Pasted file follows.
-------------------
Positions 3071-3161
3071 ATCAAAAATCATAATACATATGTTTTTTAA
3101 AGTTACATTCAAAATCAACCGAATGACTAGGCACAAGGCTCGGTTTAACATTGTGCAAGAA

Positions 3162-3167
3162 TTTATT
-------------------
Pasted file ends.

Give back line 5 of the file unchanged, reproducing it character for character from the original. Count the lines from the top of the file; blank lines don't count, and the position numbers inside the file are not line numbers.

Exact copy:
3162 TTTATT